VaVeL: Variety, Veracity, VaLue - Handling the Multiplicity of Urban Sensors




Urban environments are awash with data from fixed and mobile sensors and monitoring infrastructures from public, private, or industry sources. Making such data useful would enable developing novel big data applications to benefit the citizens of Europe in areas such as transportation, infrastructures, and crime prevention. Urban data is heterogeneous, noisy, and unlabeled, which severely reduces its usability. Succinctly stated, urban data are difficult to understand. The goal of the VaVeL project is to radically advance our ability to use urban data in applications that can identify and address citizen needs and improve urban life. Our motivation comes from problems in urban transportation. This project will develop a general purpose framework for managing and mining multiple heterogeneous urban data streams for cities become more efficient, productive and resilient. The framework will be able to solve major issues that arise with urban transportation related data and are currently not dealt by existing stream management technologies. The project brings together two European cities that provide diverse large scale data of cross-country origin and real application needs, three major European companies in this space, and a strong group of researchers that have uniquely strong expertise in analyzing real-life urban data. VaVeL aims at making fundamental advances in addressing the most critical inefficiencies of current (big) data management and stream frameworks to cope with emerging urban sensor data thus making European urban data more accessible and easy to use and enhancing European industries that use big data management and analytics. The consortium develops end-user driven concrete scenaria that are addressing real, important problems with the potential of enormous impact, and a large spectrum of technology requirements, thus enabling the realization of the fundamental capabilities required and the realistic evaluation of the success of our methods.



Staff Members:

Liebig, Thomas
Morik, Katharina
Pölitz, Christian




Heppe/2017a Heppe, Lukas and Liebig, Thomas. Real-Time Public Transport Delay Prediction for Situation-Aware Routing. In Kern-Isberner, Gabriele and Fürnkranz, Johannes and Thimm, Matthias (editors), KI 2017: Advances in Artificial Intelligence: 40th Annual German Conference on AI, Dortmund, Germany, September 25--29, 2017, Proceedings, pages 128--141, Cham, Springer, 2017.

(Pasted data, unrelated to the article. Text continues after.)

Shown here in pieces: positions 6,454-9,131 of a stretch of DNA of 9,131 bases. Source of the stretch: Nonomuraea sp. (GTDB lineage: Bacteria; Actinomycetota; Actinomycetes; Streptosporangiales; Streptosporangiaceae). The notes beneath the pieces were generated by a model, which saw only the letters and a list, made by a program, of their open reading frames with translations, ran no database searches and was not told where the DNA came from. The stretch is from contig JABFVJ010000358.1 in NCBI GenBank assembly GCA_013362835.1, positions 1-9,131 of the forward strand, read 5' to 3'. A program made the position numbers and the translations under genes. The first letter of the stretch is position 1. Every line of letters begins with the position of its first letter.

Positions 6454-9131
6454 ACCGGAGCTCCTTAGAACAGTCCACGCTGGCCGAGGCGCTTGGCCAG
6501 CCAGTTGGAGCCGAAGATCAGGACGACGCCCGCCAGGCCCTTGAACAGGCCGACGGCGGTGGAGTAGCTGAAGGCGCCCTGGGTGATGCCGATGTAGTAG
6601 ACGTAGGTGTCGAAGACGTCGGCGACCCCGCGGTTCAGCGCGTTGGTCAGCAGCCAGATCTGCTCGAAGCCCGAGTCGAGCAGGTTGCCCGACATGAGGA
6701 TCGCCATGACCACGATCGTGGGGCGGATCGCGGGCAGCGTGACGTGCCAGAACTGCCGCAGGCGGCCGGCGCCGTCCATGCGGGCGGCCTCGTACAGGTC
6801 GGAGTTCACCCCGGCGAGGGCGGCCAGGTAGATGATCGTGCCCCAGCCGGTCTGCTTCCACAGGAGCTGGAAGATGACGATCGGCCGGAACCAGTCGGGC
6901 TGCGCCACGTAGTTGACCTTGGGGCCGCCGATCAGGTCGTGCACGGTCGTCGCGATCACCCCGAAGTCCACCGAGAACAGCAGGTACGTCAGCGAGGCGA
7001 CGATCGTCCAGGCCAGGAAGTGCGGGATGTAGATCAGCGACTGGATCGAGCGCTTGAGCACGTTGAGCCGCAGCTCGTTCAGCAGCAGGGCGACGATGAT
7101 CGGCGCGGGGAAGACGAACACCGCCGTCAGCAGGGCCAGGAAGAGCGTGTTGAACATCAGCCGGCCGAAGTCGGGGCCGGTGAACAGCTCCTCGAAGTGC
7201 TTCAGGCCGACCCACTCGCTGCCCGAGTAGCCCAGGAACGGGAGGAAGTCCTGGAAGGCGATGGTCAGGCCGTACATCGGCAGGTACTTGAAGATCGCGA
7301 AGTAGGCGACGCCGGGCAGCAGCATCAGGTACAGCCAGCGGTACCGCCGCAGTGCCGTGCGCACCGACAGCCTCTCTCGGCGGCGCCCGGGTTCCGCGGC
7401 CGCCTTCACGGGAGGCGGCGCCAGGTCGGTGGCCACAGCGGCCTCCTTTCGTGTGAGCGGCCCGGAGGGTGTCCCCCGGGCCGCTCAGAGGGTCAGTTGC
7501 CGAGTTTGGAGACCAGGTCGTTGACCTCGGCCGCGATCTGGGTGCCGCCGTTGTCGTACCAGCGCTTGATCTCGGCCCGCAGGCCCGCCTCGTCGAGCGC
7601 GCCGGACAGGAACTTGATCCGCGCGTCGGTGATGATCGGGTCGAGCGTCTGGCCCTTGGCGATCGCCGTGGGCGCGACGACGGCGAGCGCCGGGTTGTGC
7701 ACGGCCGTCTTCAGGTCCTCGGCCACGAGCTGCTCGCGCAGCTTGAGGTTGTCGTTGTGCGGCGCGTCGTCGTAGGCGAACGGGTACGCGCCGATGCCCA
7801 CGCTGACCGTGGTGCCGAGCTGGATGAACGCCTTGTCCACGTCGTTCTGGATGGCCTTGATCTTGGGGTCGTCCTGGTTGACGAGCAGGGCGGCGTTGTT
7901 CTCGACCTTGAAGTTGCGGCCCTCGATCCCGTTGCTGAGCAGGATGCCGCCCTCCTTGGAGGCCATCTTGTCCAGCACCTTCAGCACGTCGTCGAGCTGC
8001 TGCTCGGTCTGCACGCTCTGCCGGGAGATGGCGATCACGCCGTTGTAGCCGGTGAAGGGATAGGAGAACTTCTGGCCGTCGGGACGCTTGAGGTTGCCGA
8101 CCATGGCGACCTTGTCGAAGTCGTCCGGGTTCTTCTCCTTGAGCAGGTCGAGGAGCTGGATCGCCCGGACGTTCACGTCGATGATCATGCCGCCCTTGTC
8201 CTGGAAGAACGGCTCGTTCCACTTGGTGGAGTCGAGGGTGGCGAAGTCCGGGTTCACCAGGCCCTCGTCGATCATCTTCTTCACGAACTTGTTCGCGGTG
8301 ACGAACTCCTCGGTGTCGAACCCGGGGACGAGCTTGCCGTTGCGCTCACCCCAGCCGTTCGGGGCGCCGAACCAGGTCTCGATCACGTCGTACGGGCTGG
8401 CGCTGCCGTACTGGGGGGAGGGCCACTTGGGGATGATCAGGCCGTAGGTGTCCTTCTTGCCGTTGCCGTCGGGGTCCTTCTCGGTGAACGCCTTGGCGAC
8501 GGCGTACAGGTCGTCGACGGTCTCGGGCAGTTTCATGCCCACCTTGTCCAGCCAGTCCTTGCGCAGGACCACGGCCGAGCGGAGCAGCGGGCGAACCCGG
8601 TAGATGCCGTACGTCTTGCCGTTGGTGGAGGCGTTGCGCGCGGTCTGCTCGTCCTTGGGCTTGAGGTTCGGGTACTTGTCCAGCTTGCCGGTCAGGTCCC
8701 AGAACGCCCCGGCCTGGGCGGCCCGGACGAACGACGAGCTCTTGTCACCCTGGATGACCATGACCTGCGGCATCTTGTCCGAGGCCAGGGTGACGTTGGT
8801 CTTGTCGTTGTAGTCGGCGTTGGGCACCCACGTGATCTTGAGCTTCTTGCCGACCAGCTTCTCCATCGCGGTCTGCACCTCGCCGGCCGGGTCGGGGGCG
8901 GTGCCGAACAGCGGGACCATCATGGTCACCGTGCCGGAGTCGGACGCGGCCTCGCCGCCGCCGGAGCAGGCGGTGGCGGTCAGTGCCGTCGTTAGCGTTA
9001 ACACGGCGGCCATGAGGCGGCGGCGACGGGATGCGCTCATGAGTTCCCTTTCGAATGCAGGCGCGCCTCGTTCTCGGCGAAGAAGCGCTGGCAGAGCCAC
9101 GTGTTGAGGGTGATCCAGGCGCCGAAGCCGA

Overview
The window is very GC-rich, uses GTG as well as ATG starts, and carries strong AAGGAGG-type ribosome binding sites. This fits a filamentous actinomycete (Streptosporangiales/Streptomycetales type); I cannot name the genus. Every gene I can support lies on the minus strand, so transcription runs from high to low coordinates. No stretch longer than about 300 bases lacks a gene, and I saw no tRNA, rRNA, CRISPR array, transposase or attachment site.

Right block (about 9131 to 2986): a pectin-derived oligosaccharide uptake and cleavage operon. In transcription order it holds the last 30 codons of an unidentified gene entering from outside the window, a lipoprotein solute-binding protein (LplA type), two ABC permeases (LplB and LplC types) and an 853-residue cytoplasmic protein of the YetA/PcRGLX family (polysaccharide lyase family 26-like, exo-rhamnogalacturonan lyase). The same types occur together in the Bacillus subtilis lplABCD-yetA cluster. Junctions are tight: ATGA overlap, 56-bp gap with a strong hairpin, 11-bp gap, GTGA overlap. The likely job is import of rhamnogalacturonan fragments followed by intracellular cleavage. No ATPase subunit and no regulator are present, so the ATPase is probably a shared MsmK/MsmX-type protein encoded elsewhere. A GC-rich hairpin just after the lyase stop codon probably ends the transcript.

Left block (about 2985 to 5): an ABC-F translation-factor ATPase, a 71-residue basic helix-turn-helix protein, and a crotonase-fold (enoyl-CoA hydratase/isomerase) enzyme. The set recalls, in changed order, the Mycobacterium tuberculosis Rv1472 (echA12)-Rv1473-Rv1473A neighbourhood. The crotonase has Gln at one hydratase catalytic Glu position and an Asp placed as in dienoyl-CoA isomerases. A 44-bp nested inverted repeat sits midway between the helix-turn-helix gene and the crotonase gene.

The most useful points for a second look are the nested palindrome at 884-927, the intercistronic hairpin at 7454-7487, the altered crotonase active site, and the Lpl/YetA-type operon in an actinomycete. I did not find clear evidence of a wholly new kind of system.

Liebig/2017a Liebig, Thomas. Smart navigation - chances, risk and challenges. In M. Jankowska and M. Pawelczyk and S. Augustyn and M. Kulawiak (editors), Navigation and Earth Observation - Law & Technology, pages (accepted), Warsaw, IUS PUBLICUM, 2017.
Liebig/2017b Liebig, Thomas. Report on Data Privacy. No. H2020-688380 D4.1, VAVEL Consortium, Dortmund, Germany, 2017.
Liebig/etal/2017a Liebig, Thomas and Peter, Sebastian and Grzenda, Maciej and Junosza-Szaniawski, Konstanty. Dynamic Transfer Patterns for Fast Multi-modal Route Planning. In Bregt, Arnold and Sarjakoski, Tapani and van Lammeren, Ron and Rip, Frans (editors), Societal Geo-innovation: Selected papers of the 20th AGILE conference on Geographic Information Science, pages 223--236, Cham, Springer, 2017.
Liebig/etal/2017b Thomas Liebig and Nico Piatkowski and Christian Bockermann and Katharina Morik. Dynamic Route Planning with Real-Time Traffic Predictions. In Information Systems, Vol. 64, pages 258--265, Elsevier, 2017.
Liebig/Sotzny/2017a Thomas Liebig and Maurice Sotzny. On Avoiding Traffic Jams with Dynamic Self-Organizing Trip Planning. In Eliseo Clementini, Maureen Donnelly, May Yuan, Christian Kray, Paolo Fogliaroni, and Andrea Ballatore (editors), 13th International Conference on Spatial Information Theory (COSIT 2017), Vol. 86, pages 17:1--17:12, Dagstuhl, Germany, Schloss Dagstuhl--Leibniz-Zentrum fuer Informatik, 2017.
Souto/Liebig/2016a Gustavo Souto and Thomas Liebig. On Event Detection from Spatial Time Series for Urban TrafficApplications. In Stefan Michaelis and Nico Piatkowski and Marco Stolpe (editors), Solving Large Scale Learning Tasks: Challenges and Algorithms, Vol. 9580, pages 221--233, Springer, 2016.
Liebig/2015b Liebig, Thomas. Analysis Methods and Privacy Aspects in Spatio-Temporal Data Mining. In Marlena Jankowska and Miroslaw Pawelczyk and Sylvie Allouche and Marcin Kulawiak (editors), AI: Philosophy, Geoinformatics & Law, pages (to appear), Warsaw, IUS PUBLICUM, 2015.